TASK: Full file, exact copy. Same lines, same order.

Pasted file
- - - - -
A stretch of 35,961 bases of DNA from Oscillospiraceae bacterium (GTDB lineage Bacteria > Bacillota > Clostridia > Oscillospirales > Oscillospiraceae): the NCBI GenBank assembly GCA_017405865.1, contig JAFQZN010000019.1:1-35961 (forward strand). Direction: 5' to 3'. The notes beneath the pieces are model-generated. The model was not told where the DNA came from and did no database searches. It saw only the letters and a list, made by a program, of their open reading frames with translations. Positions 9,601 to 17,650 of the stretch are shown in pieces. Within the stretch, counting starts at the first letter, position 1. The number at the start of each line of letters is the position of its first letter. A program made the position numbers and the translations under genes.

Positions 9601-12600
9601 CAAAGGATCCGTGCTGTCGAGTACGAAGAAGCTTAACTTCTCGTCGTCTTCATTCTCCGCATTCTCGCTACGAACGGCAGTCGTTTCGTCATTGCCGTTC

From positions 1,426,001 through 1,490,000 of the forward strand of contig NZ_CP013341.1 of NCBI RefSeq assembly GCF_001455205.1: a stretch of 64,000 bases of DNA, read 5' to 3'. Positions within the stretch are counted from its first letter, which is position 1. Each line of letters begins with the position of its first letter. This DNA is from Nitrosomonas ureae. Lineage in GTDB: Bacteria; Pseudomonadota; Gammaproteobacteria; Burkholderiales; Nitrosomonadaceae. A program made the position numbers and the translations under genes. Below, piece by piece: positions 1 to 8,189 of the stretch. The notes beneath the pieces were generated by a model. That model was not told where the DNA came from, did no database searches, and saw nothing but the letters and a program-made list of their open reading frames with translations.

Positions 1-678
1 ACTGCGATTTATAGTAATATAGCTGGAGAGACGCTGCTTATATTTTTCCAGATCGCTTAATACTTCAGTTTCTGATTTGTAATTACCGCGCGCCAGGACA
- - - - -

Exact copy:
A stretch of 35,961 bases of DNA from Oscillospiraceae bacterium (GTDB lineage Bacteria > Bacillota > Clostridia > Oscillospirales > Oscillospiraceae): the NCBI GenBank assembly GCA_017405865.1, contig JAFQZN010000019.1:1-35961 (forward strand). Direction: 5' to 3'. The notes beneath the pieces are model-generated. The model was not told where the DNA came from and did no database searches. It saw only the letters and a list, made by a program, of their open reading frames with translations. Positions 9,601 to 17,650 of the stretch are shown in pieces. Within the stretch, counting starts at the first letter, position 1. The number at the start of each line of letters is the position of its first letter. A program made the position numbers and the translations under genes.

Positions 9601-12600
9601 CAAAGGATCCGTGCTGTCGAGTACGAAGAAGCTTAACTTCTCGTCGTCTTCATTCTCCGCATTCTCGCTACGAACGGCAGTCGTTTCGTCATTGCCGTTC

From positions 1,426,001 through 1,490,000 of the forward strand of contig NZ_CP013341.1 of NCBI RefSeq assembly GCF_001455205.1: a stretch of 64,000 bases of DNA, read 5' to 3'. Positions within the stretch are counted from its first letter, which is position 1. Each line of letters begins with the position of its first letter. This DNA is from Nitrosomonas ureae. Lineage in GTDB: Bacteria; Pseudomonadota; Gammaproteobacteria; Burkholderiales; Nitrosomonadaceae. A program made the position numbers and the translations under genes. Below, piece by piece: positions 1 to 8,189 of the stretch. The notes beneath the pieces were generated by a model. That model was not told where the DNA came from, did no database searches, and saw nothing but the letters and a program-made list of their open reading frames with translations.

Positions 1-678
1 ACTGCGATTTATAGTAATATAGCTGGAGAGACGCTGCTTATATTTTTCCAGATCGCTTAATACTTCAGTTTCTGATTTGTAATTACCGCGCGCCAGGACA